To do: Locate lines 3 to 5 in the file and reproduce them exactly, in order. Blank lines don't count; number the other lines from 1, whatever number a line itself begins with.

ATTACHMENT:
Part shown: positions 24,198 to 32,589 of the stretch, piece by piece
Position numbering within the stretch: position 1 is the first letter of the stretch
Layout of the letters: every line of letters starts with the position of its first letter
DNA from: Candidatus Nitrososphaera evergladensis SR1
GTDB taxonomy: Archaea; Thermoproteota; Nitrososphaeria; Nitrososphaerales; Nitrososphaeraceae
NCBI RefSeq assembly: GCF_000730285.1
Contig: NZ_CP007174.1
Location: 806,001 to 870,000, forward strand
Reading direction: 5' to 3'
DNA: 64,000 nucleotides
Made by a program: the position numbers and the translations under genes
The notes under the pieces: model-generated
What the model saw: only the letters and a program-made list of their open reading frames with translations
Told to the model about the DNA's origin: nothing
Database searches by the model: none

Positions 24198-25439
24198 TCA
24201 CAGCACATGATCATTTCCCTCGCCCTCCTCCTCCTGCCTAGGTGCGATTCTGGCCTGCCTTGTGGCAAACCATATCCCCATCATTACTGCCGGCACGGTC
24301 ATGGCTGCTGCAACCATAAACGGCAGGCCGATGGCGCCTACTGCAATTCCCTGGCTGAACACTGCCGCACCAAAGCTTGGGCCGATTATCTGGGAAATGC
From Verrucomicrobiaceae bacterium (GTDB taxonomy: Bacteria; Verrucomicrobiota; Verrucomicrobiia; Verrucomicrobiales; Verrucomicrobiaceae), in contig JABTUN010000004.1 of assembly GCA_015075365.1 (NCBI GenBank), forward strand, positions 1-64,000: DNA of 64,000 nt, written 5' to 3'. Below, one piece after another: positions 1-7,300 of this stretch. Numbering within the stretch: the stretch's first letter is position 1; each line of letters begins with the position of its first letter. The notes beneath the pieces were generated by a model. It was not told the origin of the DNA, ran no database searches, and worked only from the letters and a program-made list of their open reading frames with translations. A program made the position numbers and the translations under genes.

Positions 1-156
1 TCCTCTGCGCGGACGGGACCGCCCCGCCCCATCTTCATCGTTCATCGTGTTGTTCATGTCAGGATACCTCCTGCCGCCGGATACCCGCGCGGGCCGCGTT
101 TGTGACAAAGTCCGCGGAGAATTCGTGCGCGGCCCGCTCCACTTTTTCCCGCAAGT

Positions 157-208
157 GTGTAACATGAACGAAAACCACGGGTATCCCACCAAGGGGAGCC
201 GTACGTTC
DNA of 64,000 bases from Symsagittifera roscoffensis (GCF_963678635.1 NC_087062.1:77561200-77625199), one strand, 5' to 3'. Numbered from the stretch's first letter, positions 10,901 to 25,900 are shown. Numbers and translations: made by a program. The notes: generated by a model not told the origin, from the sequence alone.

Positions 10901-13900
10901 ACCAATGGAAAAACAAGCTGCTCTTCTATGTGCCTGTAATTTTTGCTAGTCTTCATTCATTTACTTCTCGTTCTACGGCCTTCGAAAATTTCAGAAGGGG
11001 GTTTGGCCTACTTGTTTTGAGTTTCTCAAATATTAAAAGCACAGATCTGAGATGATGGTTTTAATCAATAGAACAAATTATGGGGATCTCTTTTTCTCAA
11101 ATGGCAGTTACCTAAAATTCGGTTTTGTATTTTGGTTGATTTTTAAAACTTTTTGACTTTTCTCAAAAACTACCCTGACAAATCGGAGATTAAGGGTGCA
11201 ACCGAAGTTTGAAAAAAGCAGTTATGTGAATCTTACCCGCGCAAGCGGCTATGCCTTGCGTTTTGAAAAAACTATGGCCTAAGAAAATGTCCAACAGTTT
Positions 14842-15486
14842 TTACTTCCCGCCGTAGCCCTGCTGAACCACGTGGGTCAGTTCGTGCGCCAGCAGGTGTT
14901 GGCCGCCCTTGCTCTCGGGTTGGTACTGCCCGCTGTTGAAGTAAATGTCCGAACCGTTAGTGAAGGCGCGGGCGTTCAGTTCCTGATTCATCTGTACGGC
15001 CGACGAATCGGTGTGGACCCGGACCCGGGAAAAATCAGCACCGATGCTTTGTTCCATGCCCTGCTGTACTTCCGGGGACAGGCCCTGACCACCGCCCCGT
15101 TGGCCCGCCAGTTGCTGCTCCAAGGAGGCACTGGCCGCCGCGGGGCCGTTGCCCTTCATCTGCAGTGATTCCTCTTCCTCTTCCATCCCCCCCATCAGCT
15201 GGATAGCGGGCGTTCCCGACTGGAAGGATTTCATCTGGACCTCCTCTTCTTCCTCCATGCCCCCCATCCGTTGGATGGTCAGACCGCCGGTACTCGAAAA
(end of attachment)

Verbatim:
Layout of the letters: every line of letters starts with the position of its first letter
DNA from: Candidatus Nitrososphaera evergladensis SR1
GTDB taxonomy: Archaea; Thermoproteota; Nitrososphaeria; Nitrososphaerales; Nitrososphaeraceae